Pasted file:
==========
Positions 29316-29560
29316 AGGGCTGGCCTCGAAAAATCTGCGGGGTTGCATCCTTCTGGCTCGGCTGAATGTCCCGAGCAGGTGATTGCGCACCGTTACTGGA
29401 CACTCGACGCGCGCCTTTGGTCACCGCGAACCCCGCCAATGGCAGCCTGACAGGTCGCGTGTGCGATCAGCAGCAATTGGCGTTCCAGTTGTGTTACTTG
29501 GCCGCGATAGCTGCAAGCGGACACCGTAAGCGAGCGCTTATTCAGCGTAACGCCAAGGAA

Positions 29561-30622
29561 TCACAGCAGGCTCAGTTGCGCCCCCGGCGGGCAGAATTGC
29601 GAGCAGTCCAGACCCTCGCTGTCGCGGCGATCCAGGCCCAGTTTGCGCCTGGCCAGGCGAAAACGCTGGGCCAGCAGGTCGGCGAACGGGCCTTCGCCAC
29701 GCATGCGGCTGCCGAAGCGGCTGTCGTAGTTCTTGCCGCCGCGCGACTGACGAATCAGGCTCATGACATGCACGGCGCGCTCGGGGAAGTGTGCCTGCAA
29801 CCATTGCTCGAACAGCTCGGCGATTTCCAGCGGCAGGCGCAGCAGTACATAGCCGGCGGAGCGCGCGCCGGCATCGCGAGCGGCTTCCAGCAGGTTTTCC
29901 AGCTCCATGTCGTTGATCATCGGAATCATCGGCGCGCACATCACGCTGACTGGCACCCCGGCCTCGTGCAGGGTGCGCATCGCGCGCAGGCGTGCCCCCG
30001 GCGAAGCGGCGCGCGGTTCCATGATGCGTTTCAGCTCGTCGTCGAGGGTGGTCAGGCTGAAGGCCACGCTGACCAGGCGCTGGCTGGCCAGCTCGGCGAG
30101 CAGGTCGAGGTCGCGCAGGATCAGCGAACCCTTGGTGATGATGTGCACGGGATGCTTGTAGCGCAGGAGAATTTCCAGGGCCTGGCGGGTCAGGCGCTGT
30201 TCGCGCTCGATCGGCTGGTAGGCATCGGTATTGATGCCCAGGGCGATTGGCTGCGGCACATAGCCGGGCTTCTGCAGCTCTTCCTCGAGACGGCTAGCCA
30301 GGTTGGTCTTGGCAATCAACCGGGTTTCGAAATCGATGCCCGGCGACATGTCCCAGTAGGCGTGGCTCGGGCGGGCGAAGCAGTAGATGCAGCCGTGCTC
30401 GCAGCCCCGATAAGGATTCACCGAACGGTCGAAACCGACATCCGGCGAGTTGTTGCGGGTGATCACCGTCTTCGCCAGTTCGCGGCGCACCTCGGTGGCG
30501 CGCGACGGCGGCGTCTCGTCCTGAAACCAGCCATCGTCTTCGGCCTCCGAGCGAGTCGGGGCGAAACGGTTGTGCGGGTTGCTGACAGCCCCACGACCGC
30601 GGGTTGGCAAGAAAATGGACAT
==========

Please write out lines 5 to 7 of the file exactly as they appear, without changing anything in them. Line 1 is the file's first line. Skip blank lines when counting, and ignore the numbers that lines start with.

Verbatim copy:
Positions 29561-30622
29561 TCACAGCAGGCTCAGTTGCGCCCCCGGCGGGCAGAATTGC
29601 GAGCAGTCCAGACCCTCGCTGTCGCGGCGATCCAGGCCCAGTTTGCGCCTGGCCAGGCGAAAACGCTGGGCCAGCAGGTCGGCGAACGGGCCTTCGCCAC